Sex-Change Surgeries for Kids: A-OK With Biden

Children as young as this are being given hormones to block puberty. In California, 16-year-olds can get surgery to alter their genitalia, Heritage scholar Jay Richards says. Pictured in July 2018, from left: Transgender friends Zuri Jones, Fiana McKillop, and Lilly Curran get together in Round Rock, Texas. (Photo: Adam Gray/Future Publishing/Getty Images)



Sex-Change Surgeries for Kids: A-OK With Biden


By Douglas Blair 


The Biden administration recently sent a letter to the attorney general of each state, warning the top law enforcement officials that they could be violating civil rights law if they don’t comply with “gender-affirming care” procedures for children.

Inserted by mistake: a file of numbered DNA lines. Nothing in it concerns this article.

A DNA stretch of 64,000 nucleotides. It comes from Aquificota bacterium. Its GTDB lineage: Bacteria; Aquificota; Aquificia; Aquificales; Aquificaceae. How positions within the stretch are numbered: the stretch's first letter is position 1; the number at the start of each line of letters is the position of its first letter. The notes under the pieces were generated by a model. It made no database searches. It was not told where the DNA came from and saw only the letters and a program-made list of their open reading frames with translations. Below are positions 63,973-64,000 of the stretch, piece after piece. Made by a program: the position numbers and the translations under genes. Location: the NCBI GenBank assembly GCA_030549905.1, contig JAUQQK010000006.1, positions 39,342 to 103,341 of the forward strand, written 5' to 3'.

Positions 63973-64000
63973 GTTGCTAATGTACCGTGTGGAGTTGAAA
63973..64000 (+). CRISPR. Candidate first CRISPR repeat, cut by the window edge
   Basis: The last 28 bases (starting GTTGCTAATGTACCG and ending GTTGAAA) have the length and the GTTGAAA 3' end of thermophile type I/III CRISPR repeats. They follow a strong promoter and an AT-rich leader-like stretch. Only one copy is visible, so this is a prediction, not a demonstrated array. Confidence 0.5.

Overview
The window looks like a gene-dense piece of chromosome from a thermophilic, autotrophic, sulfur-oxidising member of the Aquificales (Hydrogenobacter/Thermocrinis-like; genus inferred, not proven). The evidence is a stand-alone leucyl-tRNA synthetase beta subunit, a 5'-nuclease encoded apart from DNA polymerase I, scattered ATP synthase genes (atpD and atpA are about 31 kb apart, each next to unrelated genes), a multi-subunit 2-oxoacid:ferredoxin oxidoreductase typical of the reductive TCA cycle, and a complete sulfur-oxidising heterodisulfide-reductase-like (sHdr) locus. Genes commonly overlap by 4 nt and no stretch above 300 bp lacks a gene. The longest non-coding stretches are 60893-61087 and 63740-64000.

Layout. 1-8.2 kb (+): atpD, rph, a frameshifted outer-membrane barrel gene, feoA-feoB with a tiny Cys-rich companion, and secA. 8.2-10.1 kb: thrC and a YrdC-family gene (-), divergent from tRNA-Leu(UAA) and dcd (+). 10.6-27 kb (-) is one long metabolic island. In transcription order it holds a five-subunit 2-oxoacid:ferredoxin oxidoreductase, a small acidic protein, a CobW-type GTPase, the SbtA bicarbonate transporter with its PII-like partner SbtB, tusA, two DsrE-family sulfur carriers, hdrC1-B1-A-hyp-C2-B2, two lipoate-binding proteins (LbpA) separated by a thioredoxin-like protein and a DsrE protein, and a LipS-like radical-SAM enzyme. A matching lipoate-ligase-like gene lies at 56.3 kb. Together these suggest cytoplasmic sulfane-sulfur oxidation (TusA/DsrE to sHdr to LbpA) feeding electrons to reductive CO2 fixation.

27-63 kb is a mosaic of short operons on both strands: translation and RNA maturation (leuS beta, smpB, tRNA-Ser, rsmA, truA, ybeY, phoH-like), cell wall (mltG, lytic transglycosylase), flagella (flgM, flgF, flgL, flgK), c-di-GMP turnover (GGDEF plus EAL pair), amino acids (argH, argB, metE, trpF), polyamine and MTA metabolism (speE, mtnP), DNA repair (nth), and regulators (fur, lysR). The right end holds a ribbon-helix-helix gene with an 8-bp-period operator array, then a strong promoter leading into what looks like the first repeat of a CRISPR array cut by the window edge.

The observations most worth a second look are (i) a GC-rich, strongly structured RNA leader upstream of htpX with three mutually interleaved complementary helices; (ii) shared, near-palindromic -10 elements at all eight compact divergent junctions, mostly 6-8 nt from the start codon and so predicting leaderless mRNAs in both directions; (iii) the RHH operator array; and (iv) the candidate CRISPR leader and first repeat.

But just what is this gender-affirming care promoted by President Joe Biden, and how does it affect kids?


Jay Richards, a senior research fellow at The Heritage Foundation’s DeVos Center for Religion and Civil Society, says the term is a euphemism for giving hormones to children and, in many cases, performing irreversible surgery on them. (The Daily Signal is Heritage’s multimedia news organization.)


These hormones and surgeries have long-term consequences for a child.


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“If you give a girl heavy doses of testosterone for several years, this causes her uterus to atrophy. It can effectively sterilize her,” Richards says. “And the same thing if you’ve got a boy, especially these pre-pubescents: So you delay puberty and then you give him estrogen. This can not only sterilize the child, it can actually make them so they can’t even function sexually.”


Richards joins “The Daily Signal Podcast” to discuss gender ideology and reveal how the Biden administration is pushing it on America’s children.


We also cover these stories:


  • Consumer prices rose by 8.5% in March, the highest level since December 1981, the Labor Department says.